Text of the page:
It gets even better. The BOC is setting up a commission (always good to hear that) to study 1) just how long that “temporary” hold will be, and 2) the possibility that that additional amount will also be converted into ownership of the wonderful amazing bank. Here’s how Bloomberg phrased it:

The Central Bank of Cyprus will appoint an independent valuer for the commercial lender and all or part of the 22.5 percent additional haircut may also be converted into shares within 90 days of that process being completed, according to the statement. Any remaining amount will be returned to customers with interest, the central bank said.

But not everyone gets to participate in this wonderful amazing opportunity to own a part of a wonderful amazing bank. Only if you have more than $130,000 in your account do you get to participate. If you have less than that, well, too bad, you’ll just have to muddle through without being offered this grand opportunity:

The so-called bail-in won’t apply to Bank of Cyprus account holders whose debts to the lender bring their net balance below the 100,000-euro threshold, according to the statement. Holders of accounts at other banks on the Mediterranean island aren’t being touched.

Well, shoot! It must mean that only depositors at the wonderful etc. BOC will be able to participate. This is discrimination! This is unfair! There ought to be a law!

The message being sent via email by the BOC is being received by every bank depositor in the world: your bank can take your money and keep it. That’s just how things are these days. Get used to it.

 

 

 

Cyprus Deal Turns Bank Depositors into Lenders, Abolishes National Sovereignty

Late Sunday night the president of Cyprus, Nicos Anastasiades, was officially informed of the deal the unelected Eurogroup had come up with in order for Cyprus to receive its bailout from the European Central Bank. Anastasiades flew to Brussels on Sunday to meet with Mario Draghi, the president of the European Central Bank (ECB), Christine Lagarde, the managing director of the International Monetary Fund (IMF), and Jose Barroso, the president of the European commission. The meeting was run by Herman Van Rompuy, the president of the European Council. On his way to the meeting, Anastasiades admitted that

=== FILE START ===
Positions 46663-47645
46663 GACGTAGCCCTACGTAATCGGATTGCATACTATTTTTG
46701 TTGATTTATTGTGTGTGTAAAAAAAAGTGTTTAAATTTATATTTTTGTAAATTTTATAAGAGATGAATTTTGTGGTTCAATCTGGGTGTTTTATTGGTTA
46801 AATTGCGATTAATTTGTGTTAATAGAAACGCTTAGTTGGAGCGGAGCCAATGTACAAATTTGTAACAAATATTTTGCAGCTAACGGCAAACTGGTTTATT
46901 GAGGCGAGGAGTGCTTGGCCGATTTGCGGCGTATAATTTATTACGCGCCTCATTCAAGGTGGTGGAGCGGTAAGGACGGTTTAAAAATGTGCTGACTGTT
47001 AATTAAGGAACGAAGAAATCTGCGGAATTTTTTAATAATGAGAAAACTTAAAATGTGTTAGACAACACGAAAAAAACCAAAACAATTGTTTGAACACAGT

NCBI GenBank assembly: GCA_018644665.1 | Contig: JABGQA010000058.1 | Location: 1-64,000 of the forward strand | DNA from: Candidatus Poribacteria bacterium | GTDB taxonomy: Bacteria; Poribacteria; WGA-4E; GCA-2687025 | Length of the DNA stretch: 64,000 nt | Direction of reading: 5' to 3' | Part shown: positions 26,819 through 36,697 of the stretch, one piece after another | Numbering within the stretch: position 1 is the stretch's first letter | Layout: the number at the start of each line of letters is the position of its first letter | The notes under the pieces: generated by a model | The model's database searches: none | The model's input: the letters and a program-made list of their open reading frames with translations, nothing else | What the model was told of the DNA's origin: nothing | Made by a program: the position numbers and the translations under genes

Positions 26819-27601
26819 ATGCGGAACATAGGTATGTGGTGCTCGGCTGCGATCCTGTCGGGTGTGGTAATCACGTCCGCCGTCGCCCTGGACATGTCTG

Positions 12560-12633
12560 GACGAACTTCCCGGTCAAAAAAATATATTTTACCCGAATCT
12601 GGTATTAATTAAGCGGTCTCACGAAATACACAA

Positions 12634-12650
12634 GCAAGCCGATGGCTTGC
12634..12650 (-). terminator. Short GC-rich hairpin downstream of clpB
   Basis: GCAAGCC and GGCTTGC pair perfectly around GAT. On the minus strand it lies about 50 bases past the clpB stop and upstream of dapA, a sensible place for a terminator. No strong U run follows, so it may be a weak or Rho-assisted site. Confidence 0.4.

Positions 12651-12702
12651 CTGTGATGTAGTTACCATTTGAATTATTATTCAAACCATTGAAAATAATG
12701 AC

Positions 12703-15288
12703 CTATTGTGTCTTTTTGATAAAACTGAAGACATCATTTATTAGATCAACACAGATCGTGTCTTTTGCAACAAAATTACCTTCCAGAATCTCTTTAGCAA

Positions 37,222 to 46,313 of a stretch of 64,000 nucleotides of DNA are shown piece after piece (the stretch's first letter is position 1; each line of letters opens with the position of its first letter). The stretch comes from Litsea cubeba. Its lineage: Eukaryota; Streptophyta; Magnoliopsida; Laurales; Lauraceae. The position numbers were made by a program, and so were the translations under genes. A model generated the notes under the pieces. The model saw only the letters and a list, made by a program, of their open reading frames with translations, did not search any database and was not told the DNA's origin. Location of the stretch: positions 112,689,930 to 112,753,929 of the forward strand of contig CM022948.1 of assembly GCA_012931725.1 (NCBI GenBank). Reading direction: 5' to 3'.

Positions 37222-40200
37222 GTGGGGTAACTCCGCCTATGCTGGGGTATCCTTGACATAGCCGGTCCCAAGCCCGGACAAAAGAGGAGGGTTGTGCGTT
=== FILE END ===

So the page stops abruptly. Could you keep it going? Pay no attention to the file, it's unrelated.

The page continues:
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Gold Standard Arguments Being Promoted Again

Two years ago Steve Forbes, two-time candidate for nomination for president by the Republican Party and Editor of Forbes magazine, predicted “a return to the gold standard by the United States within five years … [because it would] help the nation solve a variety of economic, fiscal and monetary ills.” It’s now two years into his prediction and articles explaining how such a return would work, and why, are beginning

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More of America’s National Debt Being Bought by Foreign Governments

On Monday, December 17th, the US Treasury Department announced that China and Japan have increased their purchases of United States government securities despite concerns over the continuing negotiations about the fiscal cliff. Foreign holdings rose to $5.5 trillion in October, or about one-third of the country’s $16 trillion national debt. The increased interest in owning US government debt by foreign governments is welcome as the government’s monthly deficits continue growing at about $150 million every month. 

Although China is often referred to as the primary financier of America’s continuing profligacy, that country’s total holdings, some $1.16 trillion, represents just a little over 7 percent of the US’s national debt. Japan comes in at second place, owning $1.13 trillion, with Brazil holding $255 billion.